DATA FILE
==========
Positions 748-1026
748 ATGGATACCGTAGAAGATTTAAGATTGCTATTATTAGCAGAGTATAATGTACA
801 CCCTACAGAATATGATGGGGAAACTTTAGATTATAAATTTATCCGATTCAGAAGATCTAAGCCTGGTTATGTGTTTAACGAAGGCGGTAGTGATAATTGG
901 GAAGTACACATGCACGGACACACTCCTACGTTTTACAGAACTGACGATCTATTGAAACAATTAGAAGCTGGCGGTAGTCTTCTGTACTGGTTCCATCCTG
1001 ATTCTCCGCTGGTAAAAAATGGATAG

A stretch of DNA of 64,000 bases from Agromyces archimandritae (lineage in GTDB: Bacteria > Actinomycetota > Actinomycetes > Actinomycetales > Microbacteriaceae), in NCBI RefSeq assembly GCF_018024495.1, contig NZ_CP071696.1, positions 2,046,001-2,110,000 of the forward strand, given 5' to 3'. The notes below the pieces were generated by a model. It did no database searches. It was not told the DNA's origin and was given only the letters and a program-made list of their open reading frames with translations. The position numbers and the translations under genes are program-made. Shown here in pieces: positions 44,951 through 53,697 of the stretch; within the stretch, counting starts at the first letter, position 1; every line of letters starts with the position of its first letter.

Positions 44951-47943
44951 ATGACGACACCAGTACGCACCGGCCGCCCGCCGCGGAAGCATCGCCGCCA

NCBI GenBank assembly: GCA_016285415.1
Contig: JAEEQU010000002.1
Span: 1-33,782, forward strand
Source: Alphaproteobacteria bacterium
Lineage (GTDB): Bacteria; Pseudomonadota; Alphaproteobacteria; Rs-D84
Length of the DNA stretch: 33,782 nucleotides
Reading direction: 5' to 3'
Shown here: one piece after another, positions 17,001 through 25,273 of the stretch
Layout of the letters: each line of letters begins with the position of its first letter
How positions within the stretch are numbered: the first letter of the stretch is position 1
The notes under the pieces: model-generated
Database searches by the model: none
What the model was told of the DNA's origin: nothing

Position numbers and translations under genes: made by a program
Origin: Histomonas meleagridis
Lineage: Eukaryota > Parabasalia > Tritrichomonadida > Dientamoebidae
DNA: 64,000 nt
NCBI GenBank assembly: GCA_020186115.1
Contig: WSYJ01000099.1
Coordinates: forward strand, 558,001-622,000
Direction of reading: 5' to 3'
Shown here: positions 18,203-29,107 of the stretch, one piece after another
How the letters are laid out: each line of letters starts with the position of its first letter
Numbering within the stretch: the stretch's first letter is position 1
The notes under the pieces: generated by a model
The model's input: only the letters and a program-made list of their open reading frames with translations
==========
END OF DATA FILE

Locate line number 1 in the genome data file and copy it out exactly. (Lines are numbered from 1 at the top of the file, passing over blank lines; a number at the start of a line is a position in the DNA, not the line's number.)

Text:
Positions 748-1026